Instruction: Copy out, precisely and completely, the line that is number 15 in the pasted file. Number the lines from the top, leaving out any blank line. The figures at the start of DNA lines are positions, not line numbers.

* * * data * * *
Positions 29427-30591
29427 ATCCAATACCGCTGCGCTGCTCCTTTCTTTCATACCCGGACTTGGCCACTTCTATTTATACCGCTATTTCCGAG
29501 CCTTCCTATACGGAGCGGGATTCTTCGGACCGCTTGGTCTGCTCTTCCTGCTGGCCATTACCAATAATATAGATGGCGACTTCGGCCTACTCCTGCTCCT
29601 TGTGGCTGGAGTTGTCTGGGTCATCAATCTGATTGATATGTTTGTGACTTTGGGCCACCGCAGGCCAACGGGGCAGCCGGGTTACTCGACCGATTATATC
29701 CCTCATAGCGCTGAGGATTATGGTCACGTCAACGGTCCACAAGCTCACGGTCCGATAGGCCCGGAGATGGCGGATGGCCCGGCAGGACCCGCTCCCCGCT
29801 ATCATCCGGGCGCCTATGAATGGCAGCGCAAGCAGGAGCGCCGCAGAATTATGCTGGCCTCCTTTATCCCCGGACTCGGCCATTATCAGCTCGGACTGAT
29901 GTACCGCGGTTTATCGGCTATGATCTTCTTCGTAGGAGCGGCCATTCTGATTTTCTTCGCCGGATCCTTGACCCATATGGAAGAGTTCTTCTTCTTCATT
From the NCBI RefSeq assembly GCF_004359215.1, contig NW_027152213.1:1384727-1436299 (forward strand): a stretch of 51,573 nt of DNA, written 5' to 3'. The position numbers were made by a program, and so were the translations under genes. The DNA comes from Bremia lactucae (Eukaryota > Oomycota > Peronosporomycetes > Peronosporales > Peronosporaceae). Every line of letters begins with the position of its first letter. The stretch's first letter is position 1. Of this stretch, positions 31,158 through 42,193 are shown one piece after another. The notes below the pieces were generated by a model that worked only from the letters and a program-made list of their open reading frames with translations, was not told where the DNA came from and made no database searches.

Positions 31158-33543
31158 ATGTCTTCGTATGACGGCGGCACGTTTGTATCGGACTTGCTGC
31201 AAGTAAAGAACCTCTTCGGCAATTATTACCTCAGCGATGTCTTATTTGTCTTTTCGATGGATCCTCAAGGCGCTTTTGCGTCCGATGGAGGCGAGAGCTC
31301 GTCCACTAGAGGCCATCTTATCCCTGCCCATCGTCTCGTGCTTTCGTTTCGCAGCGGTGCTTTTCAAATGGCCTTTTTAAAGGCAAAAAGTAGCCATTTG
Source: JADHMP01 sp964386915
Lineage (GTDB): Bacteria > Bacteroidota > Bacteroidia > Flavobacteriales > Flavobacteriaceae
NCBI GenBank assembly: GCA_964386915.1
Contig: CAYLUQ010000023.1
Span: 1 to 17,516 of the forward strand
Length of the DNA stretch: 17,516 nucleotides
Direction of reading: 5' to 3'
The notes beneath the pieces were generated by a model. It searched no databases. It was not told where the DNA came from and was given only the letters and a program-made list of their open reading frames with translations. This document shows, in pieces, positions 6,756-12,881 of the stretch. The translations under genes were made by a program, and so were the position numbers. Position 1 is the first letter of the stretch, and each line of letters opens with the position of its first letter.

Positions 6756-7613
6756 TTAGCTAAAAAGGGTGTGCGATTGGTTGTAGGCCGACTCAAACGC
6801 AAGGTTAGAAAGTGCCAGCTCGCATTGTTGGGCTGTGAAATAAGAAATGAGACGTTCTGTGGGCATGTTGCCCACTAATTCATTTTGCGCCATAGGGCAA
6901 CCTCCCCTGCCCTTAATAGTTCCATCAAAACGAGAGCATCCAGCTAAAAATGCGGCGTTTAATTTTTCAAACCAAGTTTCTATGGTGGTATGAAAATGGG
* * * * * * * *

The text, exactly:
NCBI GenBank assembly: GCA_964386915.1